How Much Should We Eat?I maintain that it is absolutely a mistake to eat great deal. Excess is harmful, as all food which the stomach only partly digest, transforms itself in the stomach or in the intestines into poisonous matter, which in time sets up bodily decay. It is true that to a certain extent digestion improves as muscle strength increases, but even in such cases the progress may not be sufficient for a thorough assimilation of the extra food. The disadvantages of meat foods are, in my opinion, in the first place, that nowadays it is most difficult to obtain meat from absolutely healthy animals (I count those artificially fed in stables and pens among the unhealthy ones), and, secondly, that far too much flesh food is taken. In the case of pure vegetable food, excess is less dangerous. All food, with perhaps the exception of pure vegetables, which certainly form the ideal human food, deposits drossy sediments in the body, which may be removed by four channels; the lungs, the skin, the kidneys, and the intestines. If these four channels are in good working order, the man is healthy.
The Principal Food for Man is Pure AirPartake of it as much as you possibly can, breathe much, and as deeply as you can, through the nose. Breathing through the nose is the only proper way of respiration and at all the same time an important regulator for the movement of the body, for, if for any kind of work the breath through the nose ceases to be sufficient, one ought to either discontinue the work or restrict the movement until breathing has again become normal. Various deep breathing exercises are recommended by professors and other so-called authorities on Physical Culture matters. Not wishing to be dragged into any discussion I will refrain from criticizing these, and will confine myself to strongly recommending all my readers to content themselves with the simplest and most natural deep-breathing exercise in existence. One which every one can practice, without trouble, and which requires no argument to demonstrate its superiority over all others. This consists simply of running exercise in the open air. Run as much as you can and as often as you can, and whenever you come across a hill, run up it. This will force you to inhale deep breaths and will also accustom you to breathe through your nose. Besides the chest and lung development resulting therefrom, you will soon appreciate the benefits which your leg muscles will derive. I cannot lay too great stress upon the great usefulness of proper breathing, by which means we introduce into our system the essential oxygen and discharge a quantity of waste matter. The skin of most people is in a very neglected state. In consequence of unsuitable clothing or imperfect cleansing of the countless pores, the poisonous residues cannot be expelled through the skin. These impurities consequently accumulate in the region of other outlets, such as the kidneys; if these are in good order, the function intended for the skin may be in part performed by them, but if this state of things continues, kidney disorders are sure to appear, just as skin disease will come if the kidneys and intestines work badly, and then the patient generally and foolishly tries to cure or improve the skin with salves or cosmetics. For these reasons it must be obvious that running is a far more satisfactory breathing exercise than the mere filling and emptying of the lungs before an open window, the accompanying exertion compelling the discharge of these impurities in the form of perspiration. An important item of physical culture, indeed, is a regular care of the skin. One or two weekly baths and daily rubbing of the whole body are necessary. As to the temperature of the water, you must use your own judgment. He who dives into cold water or takes a cold douche when he is hot, or perspiring, suppresses forcibly the action of the pores and exposes himself to illness. As we are all more or less the opposite to hardy, such violent attempts at “hardening ourselves” act detrimentally on our health. Swimming is very useful, but I should not advise a longer stay in the water than one quarter of an hour at a time, as the temperature of the body becomes so low that a great amount of energy has to be expended specially to raise the warmth of the body again. When training, a cold morning bath of one half to one minute’s duration before commencing will be found very beneficial. If at all possible, expose the naked body to the sun. Man is a creature of light and air, and I should therefore recommend little or no clothing when training.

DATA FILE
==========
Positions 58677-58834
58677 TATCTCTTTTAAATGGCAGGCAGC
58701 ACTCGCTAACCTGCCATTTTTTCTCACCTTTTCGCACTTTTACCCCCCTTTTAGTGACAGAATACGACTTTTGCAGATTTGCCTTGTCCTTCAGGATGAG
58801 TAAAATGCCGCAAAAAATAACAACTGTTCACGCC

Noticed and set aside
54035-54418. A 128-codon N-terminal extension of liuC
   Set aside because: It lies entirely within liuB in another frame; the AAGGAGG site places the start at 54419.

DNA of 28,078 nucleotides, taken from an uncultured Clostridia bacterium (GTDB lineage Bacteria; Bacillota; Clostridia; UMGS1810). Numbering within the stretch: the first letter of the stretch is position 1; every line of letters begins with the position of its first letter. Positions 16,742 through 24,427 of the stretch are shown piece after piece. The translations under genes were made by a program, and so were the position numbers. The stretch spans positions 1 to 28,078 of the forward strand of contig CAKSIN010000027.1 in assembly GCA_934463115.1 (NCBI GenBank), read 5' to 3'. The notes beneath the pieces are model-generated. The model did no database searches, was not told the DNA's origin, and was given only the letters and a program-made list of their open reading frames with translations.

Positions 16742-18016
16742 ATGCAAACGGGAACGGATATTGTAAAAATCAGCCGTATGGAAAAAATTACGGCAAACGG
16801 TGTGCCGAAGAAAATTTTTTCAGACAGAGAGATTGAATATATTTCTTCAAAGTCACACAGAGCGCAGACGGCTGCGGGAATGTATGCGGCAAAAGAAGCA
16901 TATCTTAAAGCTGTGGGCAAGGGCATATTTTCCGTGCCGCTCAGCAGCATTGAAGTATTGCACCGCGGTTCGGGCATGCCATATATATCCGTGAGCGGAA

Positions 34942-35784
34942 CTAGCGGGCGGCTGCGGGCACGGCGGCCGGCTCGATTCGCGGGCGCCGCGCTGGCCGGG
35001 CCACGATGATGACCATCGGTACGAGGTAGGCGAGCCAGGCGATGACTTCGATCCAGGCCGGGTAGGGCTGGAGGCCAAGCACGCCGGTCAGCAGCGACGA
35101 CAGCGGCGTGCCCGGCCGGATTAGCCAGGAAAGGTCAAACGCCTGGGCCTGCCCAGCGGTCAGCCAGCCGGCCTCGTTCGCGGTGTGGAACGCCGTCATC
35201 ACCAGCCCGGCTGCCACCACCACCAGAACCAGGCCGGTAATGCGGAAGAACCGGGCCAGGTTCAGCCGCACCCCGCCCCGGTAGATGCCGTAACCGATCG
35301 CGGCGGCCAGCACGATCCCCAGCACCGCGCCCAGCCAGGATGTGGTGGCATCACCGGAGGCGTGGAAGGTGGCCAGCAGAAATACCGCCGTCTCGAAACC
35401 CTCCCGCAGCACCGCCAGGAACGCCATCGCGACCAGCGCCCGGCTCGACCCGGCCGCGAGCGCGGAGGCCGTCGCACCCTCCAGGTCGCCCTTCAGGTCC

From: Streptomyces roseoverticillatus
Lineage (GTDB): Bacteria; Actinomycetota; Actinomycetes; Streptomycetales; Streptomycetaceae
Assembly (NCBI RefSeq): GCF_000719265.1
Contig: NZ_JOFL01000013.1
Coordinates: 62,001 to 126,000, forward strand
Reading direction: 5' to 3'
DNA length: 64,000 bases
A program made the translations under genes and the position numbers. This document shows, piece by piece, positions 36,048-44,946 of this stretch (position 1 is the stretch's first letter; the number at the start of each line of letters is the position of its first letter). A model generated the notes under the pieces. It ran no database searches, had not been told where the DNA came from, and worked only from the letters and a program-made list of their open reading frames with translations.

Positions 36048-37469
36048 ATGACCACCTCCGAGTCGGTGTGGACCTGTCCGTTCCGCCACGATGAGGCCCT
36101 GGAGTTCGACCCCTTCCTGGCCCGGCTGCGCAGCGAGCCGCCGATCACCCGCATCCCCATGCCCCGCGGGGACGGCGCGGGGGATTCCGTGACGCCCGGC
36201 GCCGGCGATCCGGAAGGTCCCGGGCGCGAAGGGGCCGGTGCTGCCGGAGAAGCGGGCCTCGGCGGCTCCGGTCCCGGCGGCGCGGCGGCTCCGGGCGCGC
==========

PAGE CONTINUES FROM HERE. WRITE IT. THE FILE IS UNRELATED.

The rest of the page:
What We Should DrinkIn this, excess is also prejudicial, first, because one gives the kidneys more work than they were intended for, and secondly, the very important mineral salts which the body requires for nourishment are carried away by the extra liquid. According to the discoveries of the German, Julius Hensel, it is just the presence in the body of these mineral salts, such as iron, lime, sodium, phosphorus, sulfur, chlorides and bromides, which supports vital power, and if they are wanting, decay of tissue and decomposition take place. The invigorating action of sea air is partly due to the copious amounts of salts and mineral matter it contains. A German proverb says rightly:
He who drinks and has no thirst, Or who eats and has no hunger, Unlike him whose health is first, Suffers illness and dies younger.It is said that a large percentage of America’s population suffers from weak or diseased stomachs through partaking of highly seasoned foods, or from kidney complaints through indulgence of iced drinks. It is very unwise to drink anything cold if one’s body is overheated; one ought to take small mouthfuls, and swallow each only after having warmed it in one’s mouth. I need not occupy space in dilating on the well-known pernicious effect of too hot liquids upon teeth and stomach. By: George Hackenschmidt, 1908